We left very early for the Tower Falls area of Yellowstone National Park on the 3rd day. We had packed a lunch, as usual, and planned to stay until early evening. This was a spectacular day for wildlife viewing. Two grizzlies, five black bears, pronghorns, elk, and stampeding bison and calves. We also saw some outstanding geothermal features and enjoyed the Mammoth Hot Springs area. It was a wondrous day!
What a fantastic Day 3 in Yellowstone. So much to see! Stay tuned for Day 4 – Jackson Hole and The Grand Tetons. Lovely!
Day two in Yellowstone National Park took us on a route down Firehole Canyon Road, alongside the Firehole River and Falls. It was early in the morning and we were in for a big surprise. Down on a little peninsula in the Firehole River was an Elk who had just given birth to a beautiful calf. We parked and slowly exited the vehicle and sat quietly on a rock on the ledge above the river. We watched as the calf got up and nursed for the first time. It was a surreal and spiritual experience, a sacred part of nature. Please note that we used a telephoto lense and were well spaced away from the event out of respect for nature.
Once we could tear ourselves away from the miracle of birth, we completed the trek down Firehole Canyon Road. We stumbled upon a coyote hunting rodents in the meadow, bison, and many geothermal features, including geysers. We also saw Old Faithful and while it is a big attraction at Yellowstone, there are many other geysers that are more impressive and have fewer tourists vying for a good spot. I love exploring!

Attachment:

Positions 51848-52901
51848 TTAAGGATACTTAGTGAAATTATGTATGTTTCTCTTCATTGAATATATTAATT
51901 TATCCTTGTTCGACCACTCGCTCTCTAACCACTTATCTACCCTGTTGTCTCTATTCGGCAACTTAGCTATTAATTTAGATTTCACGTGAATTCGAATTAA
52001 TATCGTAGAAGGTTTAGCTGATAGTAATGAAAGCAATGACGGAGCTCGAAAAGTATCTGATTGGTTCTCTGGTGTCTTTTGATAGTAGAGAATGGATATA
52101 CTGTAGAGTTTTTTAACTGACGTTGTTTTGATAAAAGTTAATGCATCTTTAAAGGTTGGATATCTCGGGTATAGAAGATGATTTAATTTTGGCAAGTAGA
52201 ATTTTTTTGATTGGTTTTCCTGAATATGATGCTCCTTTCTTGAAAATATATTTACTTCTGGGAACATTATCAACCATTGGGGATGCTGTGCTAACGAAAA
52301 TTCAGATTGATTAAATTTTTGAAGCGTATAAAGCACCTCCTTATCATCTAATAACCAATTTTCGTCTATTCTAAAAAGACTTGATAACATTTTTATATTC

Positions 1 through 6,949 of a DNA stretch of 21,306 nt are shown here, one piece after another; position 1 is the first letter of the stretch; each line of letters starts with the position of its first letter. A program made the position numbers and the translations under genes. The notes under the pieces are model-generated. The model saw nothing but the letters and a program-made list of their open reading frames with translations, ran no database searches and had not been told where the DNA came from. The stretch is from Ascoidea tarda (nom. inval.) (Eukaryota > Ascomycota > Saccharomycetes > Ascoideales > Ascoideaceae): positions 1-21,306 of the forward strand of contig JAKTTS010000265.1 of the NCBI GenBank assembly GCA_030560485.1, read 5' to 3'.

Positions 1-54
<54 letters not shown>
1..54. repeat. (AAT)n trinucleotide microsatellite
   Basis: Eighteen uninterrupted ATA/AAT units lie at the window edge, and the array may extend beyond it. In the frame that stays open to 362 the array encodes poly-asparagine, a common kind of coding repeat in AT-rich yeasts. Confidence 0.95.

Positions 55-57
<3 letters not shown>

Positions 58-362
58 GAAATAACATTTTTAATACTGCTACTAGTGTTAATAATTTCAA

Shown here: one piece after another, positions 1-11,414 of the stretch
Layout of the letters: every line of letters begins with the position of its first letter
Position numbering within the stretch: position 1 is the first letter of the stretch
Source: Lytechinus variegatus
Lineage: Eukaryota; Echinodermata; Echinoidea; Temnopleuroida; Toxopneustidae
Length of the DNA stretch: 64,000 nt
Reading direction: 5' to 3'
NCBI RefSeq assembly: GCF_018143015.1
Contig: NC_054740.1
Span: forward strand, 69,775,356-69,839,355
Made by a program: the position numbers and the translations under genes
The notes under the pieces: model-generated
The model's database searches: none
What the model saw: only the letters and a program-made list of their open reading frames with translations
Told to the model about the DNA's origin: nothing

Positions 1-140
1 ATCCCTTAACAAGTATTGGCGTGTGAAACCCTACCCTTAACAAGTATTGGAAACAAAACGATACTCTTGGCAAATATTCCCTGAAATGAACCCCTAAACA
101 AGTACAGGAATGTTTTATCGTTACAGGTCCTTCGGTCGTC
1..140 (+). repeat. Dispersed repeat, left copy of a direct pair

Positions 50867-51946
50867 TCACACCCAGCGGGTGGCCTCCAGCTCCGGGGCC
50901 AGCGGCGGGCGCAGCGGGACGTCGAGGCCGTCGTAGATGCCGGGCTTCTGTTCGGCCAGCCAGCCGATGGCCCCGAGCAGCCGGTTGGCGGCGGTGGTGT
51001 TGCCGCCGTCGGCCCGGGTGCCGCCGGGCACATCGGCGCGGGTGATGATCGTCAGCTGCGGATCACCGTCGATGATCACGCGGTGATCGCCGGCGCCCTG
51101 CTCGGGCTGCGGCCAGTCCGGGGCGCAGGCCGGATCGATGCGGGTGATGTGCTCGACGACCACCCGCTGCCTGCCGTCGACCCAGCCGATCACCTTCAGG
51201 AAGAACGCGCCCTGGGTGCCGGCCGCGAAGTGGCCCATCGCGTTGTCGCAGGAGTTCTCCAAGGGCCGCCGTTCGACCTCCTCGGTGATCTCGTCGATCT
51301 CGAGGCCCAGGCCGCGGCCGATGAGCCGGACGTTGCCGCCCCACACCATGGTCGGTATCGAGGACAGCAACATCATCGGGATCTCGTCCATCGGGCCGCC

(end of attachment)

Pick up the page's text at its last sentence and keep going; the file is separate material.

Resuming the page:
How in the world can one have a better day than day two at Yellowstone? Well, day three was bear day… Grizzlies and black bears. One with her yearling triplets. Stay tuned. It’s awesome! I love Yellowstone!
As of May 2, 2019, we have completed three full months of touring the beautiful USA. We parked our RV at Yosemite Westlake RV Resort, $30/night with Passport America, and began our fun. We took a little tour around the area to get our bearings and planned to head over to Yosemite in the morning.
Due to late season snows many roads and trails throughout Yosemite (the Park) were closed but we decided to make the best of what we could see. The Park is gorgeous but at the time we were there it was very, very crowded. With all the signs around about “Beware of Wildlife,” I believe they should have signs “Beware of Clueless Rubes.” Yep, we interacted with some!
Yosemite National Park was the first area designated as a national park when President Abraham Lincoln signed the bill on June 30, 1864. The 38th Congress passed the bill in both houses, to protect the area from commercial exploitation and preserve the area. The park is 748,436 acres, 95% is wilderness area, and is visited by about 5 million people a year. 9,500 people a year try to climb El Capitan and about half of those make it to the top. Yosemite was designated a World Heritage Site in 1984.
Yosemite is in the Sierra Nevada Mountains and was formed over time by volcanoes, plate tectonics, and glaciers. I did enjoy the Park very much but Yosemite is not first on my list of parks that we have seen so far. Maybe it’s because we were limited by trail and road closures, I don’t know. This just means that we need to go back when we can see more.